• Beaten up for being gay

    From LGBTQIA Record@21:1/5 to All on Tue Aug 15 01:55:23 2017
    XPost: talk.politics.medicine, talk.rape, talk.religion.newage

    Fifty years ago, gay sex between men in private was
    decriminalised in England and Wales. Despite this, hate crimes
    against gay people have persisted, and the number of attacks
    recorded by police has been rising. There were 7,194 in England
    and Wales in the year to April 2016. Campaigners say this isn't
    the full picture, though, as many victims still don't report
    assaults. Six people affected by hate crimes share their stories.

    Warning: This story contains details of violence and images
    which some readers might find upsetting.

    James and Dain were enjoying a night out together in Brighton in
    May 2016 when they were followed out of a nightclub and attacked
    on the seafront. The assault has left physical and emotional

    James: We were at the bar and we got this look from a couple of
    guys from across the dance floor. It takes a lot to make me feel
    uncomfortable but it was just such a weird look they gave us.
    Dain had his arm around me. I don't think they liked that.

    Then they started shouting at us. I told Dain we needed to get
    out of the club into a taxi the quickest way possible.

    Dain: We left the bar. No-one was about. All of a sudden I heard
    running behind us. There was no way we were going to outrun
    them. They grabbed us from behind and chucked us to the floor. I
    was lying on the pavement and all I could see was James but the
    next thing I saw was a shoe coming towards my face. That knocked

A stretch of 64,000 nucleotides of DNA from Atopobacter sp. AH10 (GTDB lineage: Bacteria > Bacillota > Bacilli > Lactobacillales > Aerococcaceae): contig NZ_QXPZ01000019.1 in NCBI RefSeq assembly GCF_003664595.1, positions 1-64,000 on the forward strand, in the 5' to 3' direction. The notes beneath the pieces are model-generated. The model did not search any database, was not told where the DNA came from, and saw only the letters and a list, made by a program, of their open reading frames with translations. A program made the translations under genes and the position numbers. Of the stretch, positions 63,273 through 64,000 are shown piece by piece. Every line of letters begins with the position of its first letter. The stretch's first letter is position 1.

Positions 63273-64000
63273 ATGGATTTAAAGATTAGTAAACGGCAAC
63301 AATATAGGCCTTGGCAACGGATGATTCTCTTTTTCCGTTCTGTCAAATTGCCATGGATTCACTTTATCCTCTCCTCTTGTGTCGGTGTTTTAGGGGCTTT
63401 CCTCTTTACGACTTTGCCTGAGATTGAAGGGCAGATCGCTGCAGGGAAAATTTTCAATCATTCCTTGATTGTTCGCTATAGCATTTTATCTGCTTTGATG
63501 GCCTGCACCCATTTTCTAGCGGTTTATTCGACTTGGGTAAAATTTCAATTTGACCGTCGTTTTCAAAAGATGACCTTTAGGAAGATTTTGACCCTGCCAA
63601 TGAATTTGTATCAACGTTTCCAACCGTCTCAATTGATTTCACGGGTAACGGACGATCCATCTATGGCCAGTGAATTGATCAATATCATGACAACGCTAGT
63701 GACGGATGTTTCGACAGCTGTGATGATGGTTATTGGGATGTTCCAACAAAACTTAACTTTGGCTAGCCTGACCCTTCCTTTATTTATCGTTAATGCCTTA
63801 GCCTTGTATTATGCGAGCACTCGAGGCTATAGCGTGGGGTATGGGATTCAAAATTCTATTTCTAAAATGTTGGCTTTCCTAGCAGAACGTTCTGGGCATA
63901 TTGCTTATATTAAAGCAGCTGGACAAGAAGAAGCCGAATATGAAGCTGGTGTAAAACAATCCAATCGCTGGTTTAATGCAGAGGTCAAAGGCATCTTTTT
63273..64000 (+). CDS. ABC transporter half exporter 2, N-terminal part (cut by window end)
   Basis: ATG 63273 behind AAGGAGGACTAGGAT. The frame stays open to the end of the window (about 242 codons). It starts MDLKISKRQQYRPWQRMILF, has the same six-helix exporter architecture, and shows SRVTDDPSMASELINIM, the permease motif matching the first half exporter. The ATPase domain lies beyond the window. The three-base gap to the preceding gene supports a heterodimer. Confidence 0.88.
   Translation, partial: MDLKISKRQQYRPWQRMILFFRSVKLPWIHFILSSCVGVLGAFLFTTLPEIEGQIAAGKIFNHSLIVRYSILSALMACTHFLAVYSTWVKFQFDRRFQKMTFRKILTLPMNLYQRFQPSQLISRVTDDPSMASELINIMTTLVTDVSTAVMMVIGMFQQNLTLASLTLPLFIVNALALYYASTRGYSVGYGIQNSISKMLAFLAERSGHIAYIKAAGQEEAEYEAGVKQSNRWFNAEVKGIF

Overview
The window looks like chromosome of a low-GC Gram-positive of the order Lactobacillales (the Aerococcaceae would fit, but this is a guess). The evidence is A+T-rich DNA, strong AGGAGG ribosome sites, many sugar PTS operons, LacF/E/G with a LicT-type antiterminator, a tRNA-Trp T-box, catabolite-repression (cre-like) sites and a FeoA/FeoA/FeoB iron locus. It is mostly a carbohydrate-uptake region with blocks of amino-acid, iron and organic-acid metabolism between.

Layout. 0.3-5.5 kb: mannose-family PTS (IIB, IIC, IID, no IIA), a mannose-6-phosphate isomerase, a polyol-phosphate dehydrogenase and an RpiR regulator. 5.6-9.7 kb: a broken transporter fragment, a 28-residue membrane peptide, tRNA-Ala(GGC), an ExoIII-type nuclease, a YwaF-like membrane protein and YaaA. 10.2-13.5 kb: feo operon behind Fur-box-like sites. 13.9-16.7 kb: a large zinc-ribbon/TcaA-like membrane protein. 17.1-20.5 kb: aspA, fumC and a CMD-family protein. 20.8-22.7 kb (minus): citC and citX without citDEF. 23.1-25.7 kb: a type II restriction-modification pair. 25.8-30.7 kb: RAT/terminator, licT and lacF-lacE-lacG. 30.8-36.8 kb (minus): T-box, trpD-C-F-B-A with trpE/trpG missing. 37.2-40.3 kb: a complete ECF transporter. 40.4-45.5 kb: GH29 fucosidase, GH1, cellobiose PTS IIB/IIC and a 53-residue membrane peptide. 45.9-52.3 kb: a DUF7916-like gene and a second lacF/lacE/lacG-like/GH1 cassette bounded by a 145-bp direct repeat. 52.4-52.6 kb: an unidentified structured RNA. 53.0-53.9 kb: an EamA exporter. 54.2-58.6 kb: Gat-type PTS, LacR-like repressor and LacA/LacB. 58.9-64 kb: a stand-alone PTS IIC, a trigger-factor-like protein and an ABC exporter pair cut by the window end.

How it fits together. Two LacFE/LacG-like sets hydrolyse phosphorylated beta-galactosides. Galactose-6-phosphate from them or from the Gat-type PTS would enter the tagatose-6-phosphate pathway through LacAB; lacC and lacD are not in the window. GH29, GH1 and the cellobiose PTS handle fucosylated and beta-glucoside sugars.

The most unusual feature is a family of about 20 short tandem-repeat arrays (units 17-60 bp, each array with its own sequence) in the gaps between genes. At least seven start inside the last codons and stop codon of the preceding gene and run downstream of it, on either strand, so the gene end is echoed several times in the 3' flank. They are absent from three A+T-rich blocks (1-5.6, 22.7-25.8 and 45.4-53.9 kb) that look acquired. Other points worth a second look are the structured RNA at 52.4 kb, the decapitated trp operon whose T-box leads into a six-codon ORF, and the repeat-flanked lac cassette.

me completely unconscious.

    James: One of the boys started kicking Dain's face really
    rapidly. There was a lot of aggression and shouting of "gay

    Every time I tried to crawl closer to Dain, I was dragged along
    the pavement. At that point, a taxi drove past and called the
    police. I remember standing up for the first time and Dain
    looked at me and said, "I can't see."

    Dain: My eye socket was completely shattered. I had haemorrhages
    in both my eyes and fractures on my cheeks. My tooth was chipped
    and my nose was broken as well. I remember being in hospital and
    kept asking, "Am I going to be able to see again?"

    They said, "We can't tell you because everything is so swollen."
    They couldn't even open my eyes.

    James and I were very close anyway but spending that much time
    with each other really proved to me how strong our relationship
    is. I'm a very resilient person and I'm not going to live my
    life how someone else wants me to. I'm not going to let anyone
    change that. If anything, this has made me want to be who I am
    even more.

    James: It's made him stronger and it's made him not care about
    what other people think and to go out there and be himself even
    more, whereas it's done the opposite to me. It's changed me.
    I've changed my thought process and mindset, how I think, how I
    look, how I speak, who I'm with, where we go and it's sad
    because I remember how we were before it happened and I look at
    us now and it's upsetting because it's them who made this
    happen. That's what's hard to accept.

    It's a year since it happened and I thought things would
    probably get easier but they haven't. When we're out and about
    he wants us to look like we're together obviously but I'm scared
    of something similar happening again. It wasn't like that a year
    ago. We didn't go down the street holding hands but I wasn't
    fully aware of us making sure that we weren't seen as a couple.

    I couldn't ever forgive the people who attacked us or forget
    what happened. It will stay with me and I'm sure it will stay
    with them for the rest of their lives.

    Both attackers, Gage Vye-Parminter and Matthew Howes, pleaded
    guilty to grievous bodily harm and assault and were sentenced to
    seven years in prison.


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